By Abi Taylor, Sales Development Manager — Oracle
Most “The Future of Work” articles only focus on technology, including AI, chatbots, and automation. While technology is incredibly important, human element matters too—especially with Generation Z, the latest generation of young people entering the workforce.
First, a disclaimer: I am a member of Generation Z. We are the age group following the Millennials, born between 1995 and 2010, and as a 1995 baby, I find myself on the cusp of the Millennial and “Gen Z” groupings. With a foot in both camps, I’m therefore well positioned to ask the question of whether Gen Z is really that different from previous professional cohorts including the Millennials, Gen X and Baby Boomers. What do I and my peers want from an employer and a career, and what might this mean for the future of the workplace?
Despite the perceived wisdom that my generation is happy to rent and loan, not earn and own, I have actually just bought my first house (I don’t know who’s more excited, me or my parents…).While a stable career and good salary have been, and still are important to me in helping achieve this milestone (elements of a career that are apparently less favored than others for Gen Z), the timeframe within which I can achieve this is far longer. According to the ONS, the average home in England and Wales now costs eight times the average annual income, compared to just five times as recently as 2002 when Gen X were buying houses. Gen- Z according to a recent survey place a great deal of importance in being a homeowner, with 86% claiming to want to be a homeowner one day, with a median age of doing so being 30 years old.
Now that I’m paying for a mortgage (she says, reluctantly) and living away from home (less reluctantly, ice cream for breakfast?), I have forfeited the “luxury” of being able to work flexibly in terms of location. With COVID-19, this may not be so pertinent, but nonetheless the likelihood of being able to change locations with ease for my career now has several more barriers. During this time, the pandemic has elevated the importance of flexible working and work-life balance—including grocery shopping and home schooling.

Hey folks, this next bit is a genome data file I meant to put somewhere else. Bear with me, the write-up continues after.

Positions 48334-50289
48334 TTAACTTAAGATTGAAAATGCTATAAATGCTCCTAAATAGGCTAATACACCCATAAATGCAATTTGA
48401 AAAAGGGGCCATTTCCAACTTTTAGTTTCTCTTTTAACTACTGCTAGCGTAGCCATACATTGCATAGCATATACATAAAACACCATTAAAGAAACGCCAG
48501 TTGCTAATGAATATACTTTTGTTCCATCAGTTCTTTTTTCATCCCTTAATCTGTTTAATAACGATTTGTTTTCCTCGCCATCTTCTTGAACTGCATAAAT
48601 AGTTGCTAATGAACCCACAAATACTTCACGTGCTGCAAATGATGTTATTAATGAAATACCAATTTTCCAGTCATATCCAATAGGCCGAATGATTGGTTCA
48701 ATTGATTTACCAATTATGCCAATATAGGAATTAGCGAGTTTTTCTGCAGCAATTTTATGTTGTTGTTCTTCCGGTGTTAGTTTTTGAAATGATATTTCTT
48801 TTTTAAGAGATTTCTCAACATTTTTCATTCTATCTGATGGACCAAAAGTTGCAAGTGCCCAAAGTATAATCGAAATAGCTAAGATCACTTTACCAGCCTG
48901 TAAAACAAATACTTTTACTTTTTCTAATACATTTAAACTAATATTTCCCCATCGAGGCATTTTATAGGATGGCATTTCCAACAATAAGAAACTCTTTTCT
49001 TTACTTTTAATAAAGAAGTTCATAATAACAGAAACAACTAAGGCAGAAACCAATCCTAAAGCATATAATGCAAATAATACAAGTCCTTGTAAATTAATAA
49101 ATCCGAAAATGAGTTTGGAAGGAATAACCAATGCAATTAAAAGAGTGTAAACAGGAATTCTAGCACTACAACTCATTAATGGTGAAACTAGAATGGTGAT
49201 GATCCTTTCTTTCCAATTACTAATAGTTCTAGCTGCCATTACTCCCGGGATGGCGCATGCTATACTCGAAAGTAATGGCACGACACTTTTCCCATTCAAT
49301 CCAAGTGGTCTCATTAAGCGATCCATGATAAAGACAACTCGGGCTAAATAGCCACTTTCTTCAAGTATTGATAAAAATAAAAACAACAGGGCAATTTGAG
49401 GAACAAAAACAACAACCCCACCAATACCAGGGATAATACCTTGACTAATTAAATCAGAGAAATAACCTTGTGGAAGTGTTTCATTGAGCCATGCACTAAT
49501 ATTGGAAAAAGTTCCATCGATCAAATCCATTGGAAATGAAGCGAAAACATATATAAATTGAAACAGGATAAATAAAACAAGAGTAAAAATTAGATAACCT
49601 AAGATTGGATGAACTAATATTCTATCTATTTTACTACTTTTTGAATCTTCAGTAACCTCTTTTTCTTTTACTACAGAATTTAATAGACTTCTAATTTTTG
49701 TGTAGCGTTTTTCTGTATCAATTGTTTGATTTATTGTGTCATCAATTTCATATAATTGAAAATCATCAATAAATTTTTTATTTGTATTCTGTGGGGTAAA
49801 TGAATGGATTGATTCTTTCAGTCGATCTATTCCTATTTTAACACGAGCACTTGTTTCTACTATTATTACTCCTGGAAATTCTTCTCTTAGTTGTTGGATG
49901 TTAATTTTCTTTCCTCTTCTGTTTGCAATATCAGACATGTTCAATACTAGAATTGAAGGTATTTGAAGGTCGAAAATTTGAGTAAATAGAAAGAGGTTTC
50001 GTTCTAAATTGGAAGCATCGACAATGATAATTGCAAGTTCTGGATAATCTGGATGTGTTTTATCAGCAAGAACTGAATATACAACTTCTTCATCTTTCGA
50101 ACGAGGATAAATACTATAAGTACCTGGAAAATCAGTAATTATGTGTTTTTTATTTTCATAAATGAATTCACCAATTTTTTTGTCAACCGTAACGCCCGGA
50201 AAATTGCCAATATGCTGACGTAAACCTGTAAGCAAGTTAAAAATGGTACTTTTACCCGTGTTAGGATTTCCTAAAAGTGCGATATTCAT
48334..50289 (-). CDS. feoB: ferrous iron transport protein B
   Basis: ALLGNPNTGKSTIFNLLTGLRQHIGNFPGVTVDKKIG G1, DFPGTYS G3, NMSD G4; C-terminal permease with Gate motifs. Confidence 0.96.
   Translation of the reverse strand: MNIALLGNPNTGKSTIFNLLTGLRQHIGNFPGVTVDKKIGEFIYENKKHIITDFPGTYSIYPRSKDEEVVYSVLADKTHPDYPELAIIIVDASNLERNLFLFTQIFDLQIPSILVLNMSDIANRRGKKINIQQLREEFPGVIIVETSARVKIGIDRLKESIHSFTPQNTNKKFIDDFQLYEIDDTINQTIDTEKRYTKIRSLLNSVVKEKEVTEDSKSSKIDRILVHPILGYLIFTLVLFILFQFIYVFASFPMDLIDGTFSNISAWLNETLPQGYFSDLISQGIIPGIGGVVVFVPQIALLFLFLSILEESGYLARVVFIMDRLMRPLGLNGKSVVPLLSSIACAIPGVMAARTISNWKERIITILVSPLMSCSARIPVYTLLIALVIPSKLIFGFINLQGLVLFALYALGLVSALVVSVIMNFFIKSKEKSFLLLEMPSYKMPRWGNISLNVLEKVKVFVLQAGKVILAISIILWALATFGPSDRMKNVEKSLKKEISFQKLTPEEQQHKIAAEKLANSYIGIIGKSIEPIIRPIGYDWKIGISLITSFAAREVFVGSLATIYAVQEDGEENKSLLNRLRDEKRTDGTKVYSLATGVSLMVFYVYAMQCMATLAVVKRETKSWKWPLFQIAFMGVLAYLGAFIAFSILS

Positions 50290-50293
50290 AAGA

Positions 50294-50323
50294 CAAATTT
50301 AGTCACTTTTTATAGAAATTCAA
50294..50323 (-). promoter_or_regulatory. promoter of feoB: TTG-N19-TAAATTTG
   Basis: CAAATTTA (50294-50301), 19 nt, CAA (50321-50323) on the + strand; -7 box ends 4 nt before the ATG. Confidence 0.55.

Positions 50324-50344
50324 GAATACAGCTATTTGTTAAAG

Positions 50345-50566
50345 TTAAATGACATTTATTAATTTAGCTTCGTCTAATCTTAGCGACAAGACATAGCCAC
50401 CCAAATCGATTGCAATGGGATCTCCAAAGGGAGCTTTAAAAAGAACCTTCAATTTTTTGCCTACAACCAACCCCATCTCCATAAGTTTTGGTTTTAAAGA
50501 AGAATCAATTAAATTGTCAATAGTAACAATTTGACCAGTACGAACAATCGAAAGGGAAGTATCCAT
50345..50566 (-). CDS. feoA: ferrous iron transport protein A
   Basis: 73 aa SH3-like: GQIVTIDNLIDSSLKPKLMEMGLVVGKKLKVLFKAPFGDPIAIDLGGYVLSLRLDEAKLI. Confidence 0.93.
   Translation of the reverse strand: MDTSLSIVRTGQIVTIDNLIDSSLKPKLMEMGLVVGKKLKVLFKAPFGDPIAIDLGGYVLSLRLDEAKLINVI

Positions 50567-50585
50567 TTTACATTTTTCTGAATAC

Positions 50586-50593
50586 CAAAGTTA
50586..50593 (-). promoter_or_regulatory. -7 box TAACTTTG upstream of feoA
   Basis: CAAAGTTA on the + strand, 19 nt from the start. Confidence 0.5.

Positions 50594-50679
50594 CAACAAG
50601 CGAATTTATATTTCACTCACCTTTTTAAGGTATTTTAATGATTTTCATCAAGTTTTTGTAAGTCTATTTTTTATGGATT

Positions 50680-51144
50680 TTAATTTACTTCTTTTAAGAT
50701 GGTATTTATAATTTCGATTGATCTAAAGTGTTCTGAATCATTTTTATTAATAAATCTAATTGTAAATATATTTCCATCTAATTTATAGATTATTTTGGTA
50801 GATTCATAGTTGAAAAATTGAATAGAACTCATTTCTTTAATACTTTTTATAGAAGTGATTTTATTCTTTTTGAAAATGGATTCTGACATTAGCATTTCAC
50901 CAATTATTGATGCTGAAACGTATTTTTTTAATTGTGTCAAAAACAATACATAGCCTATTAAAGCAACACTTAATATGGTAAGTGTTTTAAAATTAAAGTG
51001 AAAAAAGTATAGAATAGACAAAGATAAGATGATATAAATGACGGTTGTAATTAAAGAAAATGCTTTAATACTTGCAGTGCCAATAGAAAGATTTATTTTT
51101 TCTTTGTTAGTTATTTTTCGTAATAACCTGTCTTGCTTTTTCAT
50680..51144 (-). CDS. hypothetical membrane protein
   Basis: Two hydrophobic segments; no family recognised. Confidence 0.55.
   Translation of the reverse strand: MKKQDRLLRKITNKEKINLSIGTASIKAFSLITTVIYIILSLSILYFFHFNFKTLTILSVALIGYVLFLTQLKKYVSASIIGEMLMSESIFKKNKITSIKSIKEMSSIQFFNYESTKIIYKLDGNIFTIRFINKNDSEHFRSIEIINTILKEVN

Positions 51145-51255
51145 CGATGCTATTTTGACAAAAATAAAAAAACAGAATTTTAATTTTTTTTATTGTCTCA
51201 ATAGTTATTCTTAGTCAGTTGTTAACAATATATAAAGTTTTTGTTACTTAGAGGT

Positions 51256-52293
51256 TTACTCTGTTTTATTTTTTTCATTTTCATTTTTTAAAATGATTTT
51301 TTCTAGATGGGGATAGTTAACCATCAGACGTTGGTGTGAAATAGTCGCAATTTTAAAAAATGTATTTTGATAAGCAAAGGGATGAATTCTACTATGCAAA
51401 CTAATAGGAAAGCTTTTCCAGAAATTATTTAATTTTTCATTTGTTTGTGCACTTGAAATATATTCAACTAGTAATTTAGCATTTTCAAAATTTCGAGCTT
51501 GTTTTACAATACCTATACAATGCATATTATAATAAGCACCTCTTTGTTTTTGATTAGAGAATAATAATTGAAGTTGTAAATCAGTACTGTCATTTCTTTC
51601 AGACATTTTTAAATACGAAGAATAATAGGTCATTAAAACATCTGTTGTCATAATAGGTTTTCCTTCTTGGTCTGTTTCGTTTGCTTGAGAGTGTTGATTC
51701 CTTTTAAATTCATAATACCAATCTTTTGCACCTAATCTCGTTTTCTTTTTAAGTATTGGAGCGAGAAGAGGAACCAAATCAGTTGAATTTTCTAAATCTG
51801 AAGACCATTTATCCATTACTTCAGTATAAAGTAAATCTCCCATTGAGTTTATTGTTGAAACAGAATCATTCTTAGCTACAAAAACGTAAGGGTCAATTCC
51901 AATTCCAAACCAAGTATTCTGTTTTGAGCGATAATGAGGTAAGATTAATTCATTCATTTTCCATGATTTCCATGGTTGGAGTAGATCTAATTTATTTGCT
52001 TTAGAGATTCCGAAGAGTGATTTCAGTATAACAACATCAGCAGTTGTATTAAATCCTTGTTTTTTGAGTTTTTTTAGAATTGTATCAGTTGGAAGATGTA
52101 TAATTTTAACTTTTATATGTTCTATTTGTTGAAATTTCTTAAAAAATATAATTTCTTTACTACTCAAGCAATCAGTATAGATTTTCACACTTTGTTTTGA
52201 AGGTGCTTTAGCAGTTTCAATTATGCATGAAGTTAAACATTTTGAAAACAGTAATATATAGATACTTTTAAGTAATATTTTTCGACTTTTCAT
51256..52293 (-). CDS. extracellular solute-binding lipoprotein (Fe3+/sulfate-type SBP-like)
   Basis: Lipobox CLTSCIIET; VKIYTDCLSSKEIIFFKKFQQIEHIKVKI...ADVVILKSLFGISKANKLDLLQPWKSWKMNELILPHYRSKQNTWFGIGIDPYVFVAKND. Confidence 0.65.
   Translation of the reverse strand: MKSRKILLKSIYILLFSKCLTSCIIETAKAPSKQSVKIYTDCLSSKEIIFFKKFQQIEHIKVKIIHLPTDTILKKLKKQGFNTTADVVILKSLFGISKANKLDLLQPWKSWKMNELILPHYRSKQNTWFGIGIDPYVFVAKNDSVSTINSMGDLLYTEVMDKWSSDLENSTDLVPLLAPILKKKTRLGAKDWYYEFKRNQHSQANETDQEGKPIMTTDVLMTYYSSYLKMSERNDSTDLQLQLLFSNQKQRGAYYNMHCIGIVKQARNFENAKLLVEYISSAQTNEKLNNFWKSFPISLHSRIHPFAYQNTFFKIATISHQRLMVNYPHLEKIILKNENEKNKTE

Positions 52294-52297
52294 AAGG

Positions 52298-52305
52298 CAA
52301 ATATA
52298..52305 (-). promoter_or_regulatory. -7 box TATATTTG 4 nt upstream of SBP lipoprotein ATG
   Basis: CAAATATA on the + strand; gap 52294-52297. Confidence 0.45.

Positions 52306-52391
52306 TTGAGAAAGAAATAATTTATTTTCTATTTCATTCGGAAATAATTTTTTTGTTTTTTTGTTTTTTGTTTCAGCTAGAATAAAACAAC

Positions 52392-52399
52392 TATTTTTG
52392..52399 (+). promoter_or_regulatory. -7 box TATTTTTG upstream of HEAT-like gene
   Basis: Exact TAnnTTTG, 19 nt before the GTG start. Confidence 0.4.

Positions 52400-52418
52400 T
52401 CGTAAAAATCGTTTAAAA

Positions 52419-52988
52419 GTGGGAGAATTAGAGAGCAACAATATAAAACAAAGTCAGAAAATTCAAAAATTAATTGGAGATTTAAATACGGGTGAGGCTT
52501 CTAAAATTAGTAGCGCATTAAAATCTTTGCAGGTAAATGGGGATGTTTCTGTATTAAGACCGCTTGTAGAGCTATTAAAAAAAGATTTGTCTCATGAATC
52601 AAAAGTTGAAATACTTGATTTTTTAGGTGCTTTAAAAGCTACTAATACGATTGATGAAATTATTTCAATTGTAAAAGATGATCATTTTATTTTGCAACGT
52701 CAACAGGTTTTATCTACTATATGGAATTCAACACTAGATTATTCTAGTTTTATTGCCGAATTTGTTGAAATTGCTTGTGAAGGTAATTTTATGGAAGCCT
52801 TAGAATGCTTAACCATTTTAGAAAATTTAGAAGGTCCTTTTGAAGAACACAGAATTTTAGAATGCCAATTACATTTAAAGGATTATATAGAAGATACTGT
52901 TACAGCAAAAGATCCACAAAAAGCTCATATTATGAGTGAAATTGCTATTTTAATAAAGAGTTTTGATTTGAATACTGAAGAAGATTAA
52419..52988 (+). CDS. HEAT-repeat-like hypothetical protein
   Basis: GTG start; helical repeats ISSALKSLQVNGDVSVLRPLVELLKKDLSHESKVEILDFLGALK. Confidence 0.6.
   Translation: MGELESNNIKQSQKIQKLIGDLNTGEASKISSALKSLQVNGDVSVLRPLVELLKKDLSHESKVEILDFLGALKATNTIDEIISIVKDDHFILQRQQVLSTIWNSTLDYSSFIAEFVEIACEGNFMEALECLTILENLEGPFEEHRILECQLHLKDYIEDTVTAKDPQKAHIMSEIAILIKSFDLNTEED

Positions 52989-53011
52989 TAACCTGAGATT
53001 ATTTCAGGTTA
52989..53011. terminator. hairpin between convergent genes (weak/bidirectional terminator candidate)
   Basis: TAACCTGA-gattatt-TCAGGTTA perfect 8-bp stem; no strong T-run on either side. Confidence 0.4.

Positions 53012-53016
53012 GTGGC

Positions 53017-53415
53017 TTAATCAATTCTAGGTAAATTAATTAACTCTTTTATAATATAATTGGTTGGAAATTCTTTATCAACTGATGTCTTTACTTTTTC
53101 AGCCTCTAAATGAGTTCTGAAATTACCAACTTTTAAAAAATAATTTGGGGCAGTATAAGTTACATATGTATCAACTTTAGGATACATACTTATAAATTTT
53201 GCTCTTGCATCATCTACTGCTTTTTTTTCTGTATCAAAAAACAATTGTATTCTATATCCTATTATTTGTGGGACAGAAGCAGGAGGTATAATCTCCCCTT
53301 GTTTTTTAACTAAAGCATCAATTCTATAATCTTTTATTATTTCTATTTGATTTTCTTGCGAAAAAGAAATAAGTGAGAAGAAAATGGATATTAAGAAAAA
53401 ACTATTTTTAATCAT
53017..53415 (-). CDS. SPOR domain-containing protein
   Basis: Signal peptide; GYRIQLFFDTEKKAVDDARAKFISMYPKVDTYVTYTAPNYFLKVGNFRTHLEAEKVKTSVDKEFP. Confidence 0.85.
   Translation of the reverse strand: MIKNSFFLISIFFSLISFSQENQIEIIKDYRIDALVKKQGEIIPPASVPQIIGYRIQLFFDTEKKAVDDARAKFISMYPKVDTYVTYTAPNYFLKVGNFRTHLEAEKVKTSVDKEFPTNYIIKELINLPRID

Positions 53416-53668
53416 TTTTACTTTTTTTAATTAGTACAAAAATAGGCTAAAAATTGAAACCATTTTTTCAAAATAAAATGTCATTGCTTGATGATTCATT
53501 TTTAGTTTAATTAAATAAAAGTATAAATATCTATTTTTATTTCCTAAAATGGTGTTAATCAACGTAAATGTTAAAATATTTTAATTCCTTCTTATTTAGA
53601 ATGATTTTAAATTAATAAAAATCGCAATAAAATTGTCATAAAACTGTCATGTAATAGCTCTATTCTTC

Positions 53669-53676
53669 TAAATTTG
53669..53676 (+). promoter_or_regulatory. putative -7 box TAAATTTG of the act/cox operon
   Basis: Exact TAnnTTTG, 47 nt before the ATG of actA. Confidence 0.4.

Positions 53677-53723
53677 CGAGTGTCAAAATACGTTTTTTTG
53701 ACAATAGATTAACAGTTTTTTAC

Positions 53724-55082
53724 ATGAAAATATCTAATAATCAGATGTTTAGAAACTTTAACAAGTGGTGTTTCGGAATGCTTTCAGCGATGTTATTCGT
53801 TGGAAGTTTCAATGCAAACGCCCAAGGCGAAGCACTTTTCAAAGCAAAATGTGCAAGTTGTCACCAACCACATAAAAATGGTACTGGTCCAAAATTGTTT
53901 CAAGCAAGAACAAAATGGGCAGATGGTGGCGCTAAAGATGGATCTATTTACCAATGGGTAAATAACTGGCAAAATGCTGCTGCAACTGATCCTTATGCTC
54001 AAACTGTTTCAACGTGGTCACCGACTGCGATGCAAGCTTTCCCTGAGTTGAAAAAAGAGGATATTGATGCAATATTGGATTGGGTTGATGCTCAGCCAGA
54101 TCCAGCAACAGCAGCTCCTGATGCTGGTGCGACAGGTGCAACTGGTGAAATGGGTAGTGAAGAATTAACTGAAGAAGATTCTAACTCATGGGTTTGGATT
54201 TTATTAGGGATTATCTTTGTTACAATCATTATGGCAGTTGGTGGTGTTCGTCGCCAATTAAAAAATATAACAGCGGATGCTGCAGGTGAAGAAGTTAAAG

Flexible working and work-life balance are typical qualities that Gen Z workers are looking for from an employer, since they have grown up in a period of social and economic uncertainty. While job security is ultimately the most important characteristic of our careers and more so than generations before.
To grow these skills effectively into tangible practice, Gen Z needs to be welcomed and nurtured into the workforce, given the right technologies that match their savviness, and integrated into organizational culture right away, so they can be productive faster and grow their career. With these newly learned skills are also existing skills including social media communications, data science, and cyber security. Degrees based around computing, information science, and statistics are amongst the fastest growing for this generation, all of which are crucial to any organization. It’s a win-win for all parties.
While many organizations are recruiting top Gen Z talent in traditional ways and offering incentives such as a flexible workplace and new skills, retention continues to be a major challenge.
According to Deloitte’s Global Millennial Survey (2019), Gen Z places their greatest motivations around workplace mobility. With a more entrepreneurial mindset than previous generations, workers in this demographic want to make impact—and make it quickly. To retain their workforce, employers must respond appropriately with the right career mobility programs that keep both boss and worker happy. We understand the need for career mobility and included features in our Oracle Spring 2020 Product Update, where we launched a talent marketplace that helps employees move between roles within a company.